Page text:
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A critical comparison of technologies for a plant genome sequencing project

By Pirita Paajanen, George Kettleborough, Elena López-Girona, Michael Giolai, Darren Heavens, David Baker, Ashleigh Lister, Gail Wilde, Ingo Hein, Iain C Macaulay, Glenn J. Bryan, Matthew D Clark

Posted 11 Oct 2017
bioRxiv DOI: 10.1101/201830 (published DOI: 10.1093/gigascience/giy163)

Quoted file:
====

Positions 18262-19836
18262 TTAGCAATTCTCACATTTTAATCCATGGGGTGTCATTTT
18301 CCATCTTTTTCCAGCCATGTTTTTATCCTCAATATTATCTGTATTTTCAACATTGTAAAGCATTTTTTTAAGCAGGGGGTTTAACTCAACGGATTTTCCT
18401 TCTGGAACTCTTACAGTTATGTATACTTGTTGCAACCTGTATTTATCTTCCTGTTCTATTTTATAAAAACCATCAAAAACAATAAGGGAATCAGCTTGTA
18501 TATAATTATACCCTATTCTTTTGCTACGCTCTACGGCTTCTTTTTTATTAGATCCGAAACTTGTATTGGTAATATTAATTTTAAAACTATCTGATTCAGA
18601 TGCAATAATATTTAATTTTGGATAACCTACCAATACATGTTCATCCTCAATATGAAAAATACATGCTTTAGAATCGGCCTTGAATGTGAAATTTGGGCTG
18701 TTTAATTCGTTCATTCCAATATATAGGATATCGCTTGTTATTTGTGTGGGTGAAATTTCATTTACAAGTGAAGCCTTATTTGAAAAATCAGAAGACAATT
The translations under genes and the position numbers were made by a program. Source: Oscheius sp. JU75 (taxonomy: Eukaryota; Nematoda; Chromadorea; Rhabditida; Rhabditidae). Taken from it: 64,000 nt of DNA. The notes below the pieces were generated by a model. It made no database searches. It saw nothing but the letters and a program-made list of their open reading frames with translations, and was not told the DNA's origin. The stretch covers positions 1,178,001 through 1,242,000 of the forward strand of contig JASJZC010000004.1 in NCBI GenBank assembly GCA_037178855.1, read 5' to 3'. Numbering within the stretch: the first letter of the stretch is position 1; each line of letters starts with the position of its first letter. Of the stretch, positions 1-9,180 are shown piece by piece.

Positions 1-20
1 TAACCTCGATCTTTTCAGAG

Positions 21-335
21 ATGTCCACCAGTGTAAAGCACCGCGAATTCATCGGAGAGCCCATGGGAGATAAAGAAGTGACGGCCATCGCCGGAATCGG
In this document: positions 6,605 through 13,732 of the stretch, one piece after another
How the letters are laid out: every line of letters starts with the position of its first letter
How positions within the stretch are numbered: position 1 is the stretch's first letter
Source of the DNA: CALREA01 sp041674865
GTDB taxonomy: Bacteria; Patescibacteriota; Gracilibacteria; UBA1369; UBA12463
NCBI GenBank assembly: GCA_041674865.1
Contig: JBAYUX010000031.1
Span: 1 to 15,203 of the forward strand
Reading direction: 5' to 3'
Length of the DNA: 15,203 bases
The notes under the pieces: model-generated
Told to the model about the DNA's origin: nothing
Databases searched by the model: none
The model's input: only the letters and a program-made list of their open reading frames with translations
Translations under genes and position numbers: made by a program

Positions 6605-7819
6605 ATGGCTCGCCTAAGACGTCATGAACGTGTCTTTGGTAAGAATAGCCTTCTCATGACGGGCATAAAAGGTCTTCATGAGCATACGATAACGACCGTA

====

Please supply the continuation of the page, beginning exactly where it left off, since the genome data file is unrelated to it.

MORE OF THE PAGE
A high quality genome sequence of your model organism is an essential starting point for many studies. Old clone based methods are slow and expensive, whereas faster, cheaper short read only assemblies can be incomplete and highly fragmented, which minimises their usefulness. The last few years have seen the introduction of many new technologies for genome assembly. These new technologies and new algorithms are typically benchmarked on microbial genomes or, if they scale appropriately, human. However, plant genomes can be much more repetitive and larger than human, and plant biology makes obtaining high quality DNA free from contaminants difficult. Reflecting their challenging nature we observe that plant genome assembly statistics are typically poorer than for vertebrates. Here we compare Illumina short read, PacBio long read, 10x Genomics linked reads, Dovetail Hi-C and BioNano Genomics optical maps, singly and combined, in producing high quality long range genome assemblies of the potato species S. verrucosum. We benchmark the assemblies for completeness and accuracy, as well as DNA, compute requirements and sequencing costs. We expect our results will be helpful to other genome projects, and that these datasets will be used in benchmarking by assembly algorithm developers.

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